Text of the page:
We had hoped to visit the Wellington Tunnels – old coal mining shafts that had been carved out to house thousands of men and supplies, largely by a group of Kiwi ‘pioneers’. Unfortunately, time was pressing, so we instead made tracks for the Canadian War Memorial at Vimy Ridge.
This vast and impressive structure dominates the landscape, showing why the ridge was so heavily fought over, and it is an area still marked by shell holes in multiple places. With a number of well-preserved trenches that visitors may explore, so better understand the day-to-day existence of those serving in the front line in 1914-18.
From Vimy, it is no more than a 20 minute drive to the Loos Memorial, where our former Saracen Victor Barron Barnett is commemorated. The CWGC Memorial site here forms the sides and back of the evocatively-named ‘Dud Corner Cemetery’ which is believed to have got its name from the large number of unexploded enemy shells found in the neighbourhood after the 1918 Armistice.
2nd Lieutenant VB Barnett of the Northumberland Fusiliers, who fell in the battle of Loos in 1915, is commemorated here on one of the many panels which list the names of more than 20,000 officers and men who have no known grave.
A short drive from Loos brought us to the Le Touret Memorial, where Lance-Corporal Walter ‘Wattie’ Cairns Black is remembered.
Wattie was killed in action on December 22nd, 1914, and was initially buried behind the front line near Givenchy. However, this area was subsequently destroyed by German artillery action and he now joins the ranks of the fallen here at this striking memorial.
He leaves behind some truly evocative letters home to his family, which we have been very grateful to receive from his descendants.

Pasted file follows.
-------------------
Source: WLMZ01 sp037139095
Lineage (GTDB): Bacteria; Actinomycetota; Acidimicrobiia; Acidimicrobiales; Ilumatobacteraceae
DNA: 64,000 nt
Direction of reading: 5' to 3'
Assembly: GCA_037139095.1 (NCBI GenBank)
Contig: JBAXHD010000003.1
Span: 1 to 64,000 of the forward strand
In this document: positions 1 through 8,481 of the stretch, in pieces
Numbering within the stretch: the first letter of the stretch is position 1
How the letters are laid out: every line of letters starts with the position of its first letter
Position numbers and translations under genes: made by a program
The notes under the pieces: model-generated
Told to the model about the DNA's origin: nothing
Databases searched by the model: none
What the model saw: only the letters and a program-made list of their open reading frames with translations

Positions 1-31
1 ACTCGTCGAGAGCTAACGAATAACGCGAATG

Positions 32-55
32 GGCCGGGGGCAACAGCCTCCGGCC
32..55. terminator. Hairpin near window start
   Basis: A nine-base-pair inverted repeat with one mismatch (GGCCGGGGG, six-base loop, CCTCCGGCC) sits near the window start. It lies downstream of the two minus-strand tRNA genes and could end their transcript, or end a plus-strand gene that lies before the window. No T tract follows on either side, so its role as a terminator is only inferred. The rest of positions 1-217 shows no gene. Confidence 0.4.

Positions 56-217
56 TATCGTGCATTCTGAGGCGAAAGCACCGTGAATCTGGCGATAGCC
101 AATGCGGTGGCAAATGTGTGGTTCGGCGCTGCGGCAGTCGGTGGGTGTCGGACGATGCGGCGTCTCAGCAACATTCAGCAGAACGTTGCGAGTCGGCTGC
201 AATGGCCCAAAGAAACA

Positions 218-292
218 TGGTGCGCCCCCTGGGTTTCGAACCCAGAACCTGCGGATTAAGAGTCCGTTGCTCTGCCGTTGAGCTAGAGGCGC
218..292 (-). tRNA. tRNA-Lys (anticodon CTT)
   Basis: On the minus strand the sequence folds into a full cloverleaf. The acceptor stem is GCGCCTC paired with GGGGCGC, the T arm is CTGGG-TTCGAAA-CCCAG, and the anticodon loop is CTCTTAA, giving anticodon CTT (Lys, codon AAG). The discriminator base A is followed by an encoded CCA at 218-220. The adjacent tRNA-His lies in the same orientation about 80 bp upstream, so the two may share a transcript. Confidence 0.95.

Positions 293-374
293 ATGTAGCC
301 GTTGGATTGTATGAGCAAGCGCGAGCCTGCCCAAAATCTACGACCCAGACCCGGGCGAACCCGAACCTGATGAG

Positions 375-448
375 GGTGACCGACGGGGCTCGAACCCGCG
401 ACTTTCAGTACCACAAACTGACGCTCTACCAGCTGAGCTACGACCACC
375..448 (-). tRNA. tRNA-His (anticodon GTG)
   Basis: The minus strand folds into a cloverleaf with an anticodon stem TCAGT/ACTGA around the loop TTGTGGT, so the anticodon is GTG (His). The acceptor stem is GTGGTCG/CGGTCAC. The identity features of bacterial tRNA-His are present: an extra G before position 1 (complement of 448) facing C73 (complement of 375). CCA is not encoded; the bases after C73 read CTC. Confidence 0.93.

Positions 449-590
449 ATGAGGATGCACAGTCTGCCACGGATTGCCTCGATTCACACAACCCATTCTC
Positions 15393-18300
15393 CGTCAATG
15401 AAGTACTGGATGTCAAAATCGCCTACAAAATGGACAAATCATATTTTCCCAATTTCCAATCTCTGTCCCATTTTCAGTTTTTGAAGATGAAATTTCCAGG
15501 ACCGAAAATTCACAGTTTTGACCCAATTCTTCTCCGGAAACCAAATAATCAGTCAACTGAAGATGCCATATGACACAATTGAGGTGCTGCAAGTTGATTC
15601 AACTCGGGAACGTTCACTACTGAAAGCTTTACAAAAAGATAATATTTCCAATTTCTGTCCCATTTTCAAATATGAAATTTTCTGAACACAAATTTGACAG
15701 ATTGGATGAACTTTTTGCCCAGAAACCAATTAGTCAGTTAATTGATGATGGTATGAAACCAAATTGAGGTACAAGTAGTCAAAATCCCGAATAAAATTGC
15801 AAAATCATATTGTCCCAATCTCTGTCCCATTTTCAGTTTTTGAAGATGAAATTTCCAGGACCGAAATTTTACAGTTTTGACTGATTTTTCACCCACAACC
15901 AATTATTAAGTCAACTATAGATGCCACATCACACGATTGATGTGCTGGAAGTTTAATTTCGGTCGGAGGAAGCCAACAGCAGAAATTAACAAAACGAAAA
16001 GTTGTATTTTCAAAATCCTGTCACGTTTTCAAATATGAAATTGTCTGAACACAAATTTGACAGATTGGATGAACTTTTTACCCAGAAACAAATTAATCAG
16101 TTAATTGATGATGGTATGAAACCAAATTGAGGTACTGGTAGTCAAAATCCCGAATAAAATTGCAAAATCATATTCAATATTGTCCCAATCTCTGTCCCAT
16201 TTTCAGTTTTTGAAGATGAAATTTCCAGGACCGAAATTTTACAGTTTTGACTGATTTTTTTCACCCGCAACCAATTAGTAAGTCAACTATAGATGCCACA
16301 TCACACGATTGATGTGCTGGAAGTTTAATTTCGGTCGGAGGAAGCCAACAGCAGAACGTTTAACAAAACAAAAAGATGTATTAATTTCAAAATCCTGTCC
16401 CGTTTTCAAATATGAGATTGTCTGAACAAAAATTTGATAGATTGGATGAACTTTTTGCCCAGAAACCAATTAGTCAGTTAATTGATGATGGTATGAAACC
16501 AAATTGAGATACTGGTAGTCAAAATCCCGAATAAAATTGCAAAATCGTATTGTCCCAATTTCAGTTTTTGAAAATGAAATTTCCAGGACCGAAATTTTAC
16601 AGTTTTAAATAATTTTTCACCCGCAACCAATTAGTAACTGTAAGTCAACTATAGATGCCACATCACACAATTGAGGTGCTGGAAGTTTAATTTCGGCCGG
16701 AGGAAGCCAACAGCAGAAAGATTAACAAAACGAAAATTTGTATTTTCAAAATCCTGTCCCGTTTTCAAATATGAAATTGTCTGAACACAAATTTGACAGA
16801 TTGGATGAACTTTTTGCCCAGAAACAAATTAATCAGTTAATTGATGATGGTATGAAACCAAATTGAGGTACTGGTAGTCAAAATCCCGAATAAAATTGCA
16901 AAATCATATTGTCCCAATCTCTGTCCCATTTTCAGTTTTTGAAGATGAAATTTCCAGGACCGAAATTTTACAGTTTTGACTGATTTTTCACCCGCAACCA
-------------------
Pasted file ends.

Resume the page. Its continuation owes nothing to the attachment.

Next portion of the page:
On route up toward Ypres, we stopped at the Indian memorial at Neuve-Chapelle. Remembering nearly 4,700 soldiers, porters and workmen the design incorporates elements of the Indian subcontinent: “characterised by Indian architectural styles with a circular enclosure centred on a tall pillar that is topped by a lotus capital, the Imperial British Crown and the Star of India.”
Their story is still largely little known, but one even more obscure to most of us is that of Portugal’s involvement on the Western Front, (caused apparently by the indiscriminate sinking of Portuguese shipping by German U-Boats).
Situated 100m from the Indian memorial, alongside a plaque telling the touching story of a Portuguese soldier who had married his French sweetheart, the gravestones were sadly often faded beyond legibility and overcrowded with weeds, illustrating – in contrast – just how successful and important remains the work of our own CWG Commission in maintaining these sites.
Our penultimate unplanned stop in transit was at “Plug Street” [Ploegsteert.] Other Anglicised names in the area included ‘Hyde Park Corner’ where the Royal Berkshire memorial is located, and ‘Clapham Junction’. These sorts of reminders of home were common in the trenches, and could be used for comic effect:
Around the corner, and found by us courtesy of some ‘eagle-eyes’ from the car noticing the tiny sign, we found the site of the famous football match between the English and German troops during the completely unofficial 1914 Christmas Truce. Although played with the wrong-shaped ball (!), it was still a nice reminder that even in these times of deadly conflict, the common language of and mutual passion for sport could have the power to bridge the boundary of lethal animosity.
Further up the road in the small Belgian town of Messines, (most famous for the huge explosion nearby in 1917) the truce has been celebrated in statue form, with a British and German soldier shown reaching to shake hands over a football: